Cork City Council unveils plan for €46m transformation of city’s medieval quarter

€46m transformation of Cork's medieval quarter.

€46m transformation of Cork's medieval quarter.

€46m transformation of Cork's medieval quarter.

Ralph Riegel

CORK has unveiled plans for a €46m transformation of its medieval quarter in a game-changer development for one of Europe's fastest growing cities.

Cork - which helped spearhead Ireland's street dining initiative in response to the Covid-19 pandemic - will now add a refurbished medieval quarter to its existing Huguenot and Victorian quarters.

The city hopes to expand by almost 50pc over the next 15 years to better serve as a counterweight to Dublin and the east coast.

The ambitious €46m plan, financed under the Government's Urban Regeneration and Development Fund (URDF), represents one of the most extensive urban transformations ever attempted in Ireland.

Cork officials admitted the challenges posed by the global pandemic had accelerated plans to make urban living better suited to modern needs.

By 2040, Cork aims to become Ireland's fastest-growing city - and one of Europe's premier city break destinations.

The plan will see a complete renewal of the area around the southern gateway to the old medieval city, connecting the Grand Parade and a series of historic lanes, streets and Bishop Lucey Park with the south channel of the River Lee and the city centre business core.

The development will transform the historic area linking the city centre to the Cork Events Centre and St Fin Barre's Cathedral.

Bishop Lucey Park will be completely renewed based on an award-winning architectural design to open up the park to the wider city centre.

It will also make a major feature of the city's medieval wall visible within the park.

South Main Street will see the creation of a large-scale public space opening up the historic Counting House on the Beamish and Crawford site and creating new walking and cycling opportunities around the area.

Streets will have tree-lined footpaths and roadways will have low-level planting beds in a deliberate 'greening' of the city.

A central element of the project will see the development of a state-of-the-art new public library in the Grand Parade area.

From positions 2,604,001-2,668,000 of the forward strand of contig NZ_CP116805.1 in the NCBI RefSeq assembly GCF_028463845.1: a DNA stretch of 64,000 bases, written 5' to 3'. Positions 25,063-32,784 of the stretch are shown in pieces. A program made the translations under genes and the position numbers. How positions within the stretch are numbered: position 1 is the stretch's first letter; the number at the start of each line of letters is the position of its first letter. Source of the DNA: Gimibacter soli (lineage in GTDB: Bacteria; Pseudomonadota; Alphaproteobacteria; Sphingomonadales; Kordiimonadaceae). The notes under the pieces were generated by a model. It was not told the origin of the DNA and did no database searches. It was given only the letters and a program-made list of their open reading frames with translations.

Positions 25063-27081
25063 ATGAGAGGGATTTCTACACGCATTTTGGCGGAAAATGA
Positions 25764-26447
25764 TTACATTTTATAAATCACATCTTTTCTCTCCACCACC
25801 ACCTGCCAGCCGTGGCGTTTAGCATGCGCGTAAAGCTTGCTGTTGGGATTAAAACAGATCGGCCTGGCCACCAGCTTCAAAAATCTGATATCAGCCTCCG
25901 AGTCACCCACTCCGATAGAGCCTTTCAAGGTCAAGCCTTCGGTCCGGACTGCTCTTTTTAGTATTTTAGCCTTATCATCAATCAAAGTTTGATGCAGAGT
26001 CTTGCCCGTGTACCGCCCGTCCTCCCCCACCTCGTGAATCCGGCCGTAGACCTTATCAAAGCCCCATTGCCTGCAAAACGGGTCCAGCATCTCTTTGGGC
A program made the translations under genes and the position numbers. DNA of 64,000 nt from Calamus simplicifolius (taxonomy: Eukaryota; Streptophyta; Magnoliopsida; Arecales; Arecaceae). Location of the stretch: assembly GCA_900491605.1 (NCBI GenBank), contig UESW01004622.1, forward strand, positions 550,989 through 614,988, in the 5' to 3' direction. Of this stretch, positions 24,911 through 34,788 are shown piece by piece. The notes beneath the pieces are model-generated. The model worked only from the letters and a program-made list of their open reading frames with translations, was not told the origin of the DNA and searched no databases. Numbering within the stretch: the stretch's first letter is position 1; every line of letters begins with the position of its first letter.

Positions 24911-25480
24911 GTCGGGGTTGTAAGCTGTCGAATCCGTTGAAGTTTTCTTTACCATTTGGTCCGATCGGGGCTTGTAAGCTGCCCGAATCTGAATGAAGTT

Lord Mayor of Cork, Councillor Colm Kelleher, said the blueprint was “striking and game changing for Cork."

“The Grand Parade Project will create a wonderfully attractive environment providing accessible and inviting spaces and streets for residents and visitors alike. It will attract more people to this historic part of the city centre and be a great fillip to business.”

Cork City Council chief executive, Ann Doherty, said it was another strategic step in the re-imagining of Cork city.

"The greater receptiveness to change arising from today’s challenges has allowed us to fast forward many of our proposals and plans," she said.

"The gains are very obvious - the permanent pedestrianisation of 17 city centre streets, the facilitation of outdoor dining and a 'greening' of the city centre on a scale never previously seen.

"In many respects, Cork city is an exemplar for positive change at this time and this project builds on that momentum. Looking forward, the 6,000 seat Event Centre to be developed on the Beamish and Crawford site will be greatly enhanced by the significant renewal all around the area."

The proposals for Bishop Lucey Park and the Beamish and Crawford/South Main Street and surrounding area are the subject of two separate planning applications to be published on Thursday.

They will then go to public consultation.

Tendering and contractor appointments are scheduled to occur in the first quarter of next year with construction set to begin in late 2022.

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